The super mutants pressed their attack and my health worsened. As I weaved in and out of dilapidated buildings searching for a temporary safe zone to heal up and find a weapon that could handle this threat, the mutants’ numbers grew. They closed in on my location; their machine-gun fire intensifying, and their grenade tosses becoming more accurate. I couldn’t win this fight, but I was determined to go down in a blaze of glory, hopefully picking off a few before I collapsed. I aimed my firearm at the door, but they didn’t enter. For a moment there was silence.
When the rattling of machine guns returned, I realized the bullets weren’t flying my way. I peeked outside of the door to see the mutants were now exchanging blows with an agitated Grafton Monster. I dashed up a set of stairs to a rooftop to watch the chaos unfold. From this vantage point I realized I wasn’t alone. Another player decked out in power armor arrived to clean up the mess. I assisted how I could, and when the last mutant body hit the ground, engaged in small talk with my savior. I handed him a rare sniper rifle as a thank you for the assist. We waved at each other and went our separate ways.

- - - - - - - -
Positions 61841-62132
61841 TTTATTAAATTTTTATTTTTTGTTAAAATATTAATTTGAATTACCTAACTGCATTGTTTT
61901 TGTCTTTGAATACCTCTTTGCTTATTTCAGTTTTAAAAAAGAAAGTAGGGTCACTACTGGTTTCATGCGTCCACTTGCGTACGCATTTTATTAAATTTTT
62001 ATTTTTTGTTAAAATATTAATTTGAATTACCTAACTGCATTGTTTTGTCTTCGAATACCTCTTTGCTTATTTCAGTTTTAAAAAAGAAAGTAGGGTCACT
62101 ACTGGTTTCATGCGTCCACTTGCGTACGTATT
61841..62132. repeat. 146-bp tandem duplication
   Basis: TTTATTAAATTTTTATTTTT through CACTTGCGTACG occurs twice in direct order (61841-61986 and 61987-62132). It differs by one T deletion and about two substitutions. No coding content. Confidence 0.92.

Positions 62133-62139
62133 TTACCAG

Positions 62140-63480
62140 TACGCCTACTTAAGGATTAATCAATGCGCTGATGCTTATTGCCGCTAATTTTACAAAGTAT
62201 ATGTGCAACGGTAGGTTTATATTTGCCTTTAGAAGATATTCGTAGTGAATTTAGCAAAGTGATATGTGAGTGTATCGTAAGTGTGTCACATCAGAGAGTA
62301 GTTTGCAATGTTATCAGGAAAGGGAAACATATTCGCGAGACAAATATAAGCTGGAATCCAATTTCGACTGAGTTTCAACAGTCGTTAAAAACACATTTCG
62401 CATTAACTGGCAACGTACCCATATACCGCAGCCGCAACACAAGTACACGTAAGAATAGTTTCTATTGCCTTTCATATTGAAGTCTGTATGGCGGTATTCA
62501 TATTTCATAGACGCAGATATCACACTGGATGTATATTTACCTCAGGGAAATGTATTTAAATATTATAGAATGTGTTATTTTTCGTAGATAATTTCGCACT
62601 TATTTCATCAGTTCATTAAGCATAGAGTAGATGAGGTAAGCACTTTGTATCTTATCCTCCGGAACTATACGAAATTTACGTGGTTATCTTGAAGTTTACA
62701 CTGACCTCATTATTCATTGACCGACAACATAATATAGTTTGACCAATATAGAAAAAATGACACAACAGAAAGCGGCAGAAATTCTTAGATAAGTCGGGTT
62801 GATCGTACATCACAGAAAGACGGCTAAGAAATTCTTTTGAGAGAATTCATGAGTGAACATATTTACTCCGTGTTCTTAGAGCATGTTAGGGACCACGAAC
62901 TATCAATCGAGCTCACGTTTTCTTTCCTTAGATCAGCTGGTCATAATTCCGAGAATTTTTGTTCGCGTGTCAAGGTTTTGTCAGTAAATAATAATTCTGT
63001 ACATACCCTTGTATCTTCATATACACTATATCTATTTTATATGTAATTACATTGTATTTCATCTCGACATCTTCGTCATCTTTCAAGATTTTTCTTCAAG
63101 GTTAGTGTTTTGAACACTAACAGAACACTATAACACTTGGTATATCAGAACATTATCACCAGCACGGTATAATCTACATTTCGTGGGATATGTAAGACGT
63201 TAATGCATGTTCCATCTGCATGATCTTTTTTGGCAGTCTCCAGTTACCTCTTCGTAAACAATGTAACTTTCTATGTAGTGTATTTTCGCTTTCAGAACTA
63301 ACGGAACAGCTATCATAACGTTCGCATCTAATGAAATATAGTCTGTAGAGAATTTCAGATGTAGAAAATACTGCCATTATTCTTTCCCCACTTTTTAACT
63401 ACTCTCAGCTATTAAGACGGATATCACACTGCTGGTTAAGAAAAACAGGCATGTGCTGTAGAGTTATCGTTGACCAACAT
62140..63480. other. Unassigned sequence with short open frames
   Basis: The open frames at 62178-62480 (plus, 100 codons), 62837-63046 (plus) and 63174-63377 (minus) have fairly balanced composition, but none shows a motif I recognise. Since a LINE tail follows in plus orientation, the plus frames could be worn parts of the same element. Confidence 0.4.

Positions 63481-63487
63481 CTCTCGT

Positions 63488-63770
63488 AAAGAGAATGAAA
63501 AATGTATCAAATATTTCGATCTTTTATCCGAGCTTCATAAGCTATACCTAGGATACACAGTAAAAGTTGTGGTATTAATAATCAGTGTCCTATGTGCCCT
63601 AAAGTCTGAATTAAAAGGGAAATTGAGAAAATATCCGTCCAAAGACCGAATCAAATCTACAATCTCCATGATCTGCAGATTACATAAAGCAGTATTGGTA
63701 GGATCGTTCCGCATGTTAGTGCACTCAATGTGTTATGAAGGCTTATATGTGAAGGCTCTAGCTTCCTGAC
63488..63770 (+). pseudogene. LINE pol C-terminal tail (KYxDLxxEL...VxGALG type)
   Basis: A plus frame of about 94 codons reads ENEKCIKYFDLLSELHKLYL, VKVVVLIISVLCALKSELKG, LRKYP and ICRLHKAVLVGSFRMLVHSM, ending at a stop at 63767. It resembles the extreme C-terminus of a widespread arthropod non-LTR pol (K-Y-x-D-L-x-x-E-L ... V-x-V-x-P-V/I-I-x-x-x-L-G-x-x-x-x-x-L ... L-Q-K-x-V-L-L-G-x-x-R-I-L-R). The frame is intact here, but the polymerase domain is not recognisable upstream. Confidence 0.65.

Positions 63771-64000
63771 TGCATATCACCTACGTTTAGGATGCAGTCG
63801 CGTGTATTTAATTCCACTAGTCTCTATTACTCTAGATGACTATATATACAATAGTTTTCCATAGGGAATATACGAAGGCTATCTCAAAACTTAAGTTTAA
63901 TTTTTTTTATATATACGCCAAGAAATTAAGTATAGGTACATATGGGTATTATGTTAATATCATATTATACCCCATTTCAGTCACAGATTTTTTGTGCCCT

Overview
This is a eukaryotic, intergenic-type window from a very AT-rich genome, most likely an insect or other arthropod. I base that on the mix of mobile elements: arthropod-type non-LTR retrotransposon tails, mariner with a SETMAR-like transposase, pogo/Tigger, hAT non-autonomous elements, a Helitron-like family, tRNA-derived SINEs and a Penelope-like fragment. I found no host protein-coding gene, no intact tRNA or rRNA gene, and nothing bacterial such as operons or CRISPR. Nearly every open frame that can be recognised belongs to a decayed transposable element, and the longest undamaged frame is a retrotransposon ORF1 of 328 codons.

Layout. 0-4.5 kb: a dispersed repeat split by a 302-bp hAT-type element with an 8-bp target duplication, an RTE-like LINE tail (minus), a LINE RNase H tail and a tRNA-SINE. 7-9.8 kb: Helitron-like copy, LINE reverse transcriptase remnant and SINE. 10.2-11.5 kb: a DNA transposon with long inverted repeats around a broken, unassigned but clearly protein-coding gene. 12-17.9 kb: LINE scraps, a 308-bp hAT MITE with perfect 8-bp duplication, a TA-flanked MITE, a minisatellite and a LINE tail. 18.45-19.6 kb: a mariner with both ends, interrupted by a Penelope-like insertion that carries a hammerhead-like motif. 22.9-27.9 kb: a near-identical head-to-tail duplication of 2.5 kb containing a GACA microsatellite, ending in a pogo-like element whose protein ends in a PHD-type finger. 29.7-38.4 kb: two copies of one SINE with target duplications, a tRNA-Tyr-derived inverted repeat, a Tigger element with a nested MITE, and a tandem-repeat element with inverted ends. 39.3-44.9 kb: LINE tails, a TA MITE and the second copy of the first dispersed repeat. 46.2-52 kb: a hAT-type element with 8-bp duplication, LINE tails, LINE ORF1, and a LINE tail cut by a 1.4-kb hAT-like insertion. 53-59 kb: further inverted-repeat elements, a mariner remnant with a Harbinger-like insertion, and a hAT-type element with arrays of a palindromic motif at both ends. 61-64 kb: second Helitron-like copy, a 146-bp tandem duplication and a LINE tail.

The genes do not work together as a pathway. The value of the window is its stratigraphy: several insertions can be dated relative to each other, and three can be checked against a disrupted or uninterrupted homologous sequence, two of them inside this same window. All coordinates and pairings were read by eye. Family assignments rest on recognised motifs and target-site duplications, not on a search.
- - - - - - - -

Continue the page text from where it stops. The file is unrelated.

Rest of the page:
In this singular moment, Fallout 76 shows us why it can be great. The injection of other players into Fallout’s tried-and-true framework creates unpredictable cooperative scenarios and the chance to make new friends. My journey through West Virginia’s wasteland was filled with fascinating developments just like this one, but the greatest danger I faced wasn’t from an irradiated beast or the bloodlust of another player – it was the stability of the game itself. From server dumps and hard crashes to bosses getting stuck in walls and enemies magically appearing out of thin air, Fallout 76 struggles to deliver an experience that players can trust. For an online game of this ilk, this can (and likely will) lead to disaster.
The excuse of “all Bethesda Game Studios games launch buggy” is not a safety net or a get-out-of-jail-free card. Unlike Bethesda's single-player titles, players cannot load earlier saves to undo the potential harm that is inflicted when the game misfires. If something terrible happens, you have to live with it. Given how unstable the servers are and how frequently glitches occur, your playthrough can be upended within seconds.